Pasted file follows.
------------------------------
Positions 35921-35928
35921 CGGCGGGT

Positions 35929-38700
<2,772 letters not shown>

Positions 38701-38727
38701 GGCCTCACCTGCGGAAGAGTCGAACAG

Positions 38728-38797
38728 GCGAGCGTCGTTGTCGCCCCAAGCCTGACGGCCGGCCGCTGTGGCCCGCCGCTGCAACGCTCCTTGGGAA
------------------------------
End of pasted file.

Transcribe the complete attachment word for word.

Positions 35921-35928
35921 CGGCGGGT

Positions 35929-38700
<2,772 letters not shown>

Positions 38701-38727
38701 GGCCTCACCTGCGGAAGAGTCGAACAG

Positions 38728-38797
38728 GCGAGCGTCGTTGTCGCCCCAAGCCTGACGGCCGGCCGCTGTGGCCCGCCGCTGCAACGCTCCTTGGGAA